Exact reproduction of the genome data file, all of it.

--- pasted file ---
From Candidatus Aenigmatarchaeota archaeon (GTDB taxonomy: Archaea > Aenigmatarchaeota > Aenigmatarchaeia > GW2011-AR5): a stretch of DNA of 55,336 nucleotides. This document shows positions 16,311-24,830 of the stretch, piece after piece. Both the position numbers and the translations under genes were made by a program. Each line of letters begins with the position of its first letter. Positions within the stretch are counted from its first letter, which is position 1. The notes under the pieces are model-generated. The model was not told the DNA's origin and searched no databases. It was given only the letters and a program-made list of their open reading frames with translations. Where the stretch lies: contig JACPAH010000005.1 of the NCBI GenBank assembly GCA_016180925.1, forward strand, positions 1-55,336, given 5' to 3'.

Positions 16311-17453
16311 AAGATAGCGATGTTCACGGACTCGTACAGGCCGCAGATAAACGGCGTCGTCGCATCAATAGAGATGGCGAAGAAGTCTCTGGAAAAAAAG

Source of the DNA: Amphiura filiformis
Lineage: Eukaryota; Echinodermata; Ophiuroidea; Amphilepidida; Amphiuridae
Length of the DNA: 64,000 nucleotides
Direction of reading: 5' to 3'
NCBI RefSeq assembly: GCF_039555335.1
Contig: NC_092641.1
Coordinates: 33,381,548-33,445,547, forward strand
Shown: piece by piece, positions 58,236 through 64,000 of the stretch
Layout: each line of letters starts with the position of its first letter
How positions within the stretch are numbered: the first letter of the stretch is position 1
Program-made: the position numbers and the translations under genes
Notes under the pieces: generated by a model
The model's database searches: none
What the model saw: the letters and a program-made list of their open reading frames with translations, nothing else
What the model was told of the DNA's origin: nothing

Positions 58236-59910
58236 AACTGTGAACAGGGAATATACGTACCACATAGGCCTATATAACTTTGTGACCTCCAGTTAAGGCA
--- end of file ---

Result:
From Candidatus Aenigmatarchaeota archaeon (GTDB taxonomy: Archaea > Aenigmatarchaeota > Aenigmatarchaeia > GW2011-AR5): a stretch of DNA of 55,336 nucleotides. This document shows positions 16,311-24,830 of the stretch, piece after piece. Both the position numbers and the translations under genes were made by a program. Each line of letters begins with the position of its first letter. Positions within the stretch are counted from its first letter, which is position 1. The notes under the pieces are model-generated. The model was not told the DNA's origin and searched no databases. It was given only the letters and a program-made list of their open reading frames with translations. Where the stretch lies: contig JACPAH010000005.1 of the NCBI GenBank assembly GCA_016180925.1, forward strand, positions 1-55,336, given 5' to 3'.

Positions 16311-17453
16311 AAGATAGCGATGTTCACGGACTCGTACAGGCCGCAGATAAACGGCGTCGTCGCATCAATAGAGATGGCGAAGAAGTCTCTGGAAAAAAAG

Source of the DNA: Amphiura filiformis
Lineage: Eukaryota; Echinodermata; Ophiuroidea; Amphilepidida; Amphiuridae
Length of the DNA: 64,000 nucleotides
Direction of reading: 5' to 3'
NCBI RefSeq assembly: GCF_039555335.1
Contig: NC_092641.1
Coordinates: 33,381,548-33,445,547, forward strand
Shown: piece by piece, positions 58,236 through 64,000 of the stretch
Layout: each line of letters starts with the position of its first letter
How positions within the stretch are numbered: the first letter of the stretch is position 1
Program-made: the position numbers and the translations under genes
Notes under the pieces: generated by a model
The model's database searches: none
What the model saw: the letters and a program-made list of their open reading frames with translations, nothing else
What the model was told of the DNA's origin: nothing

Positions 58236-59910
58236 AACTGTGAACAGGGAATATACGTACCACATAGGCCTATATAACTTTGTGACCTCCAGTTAAGGCA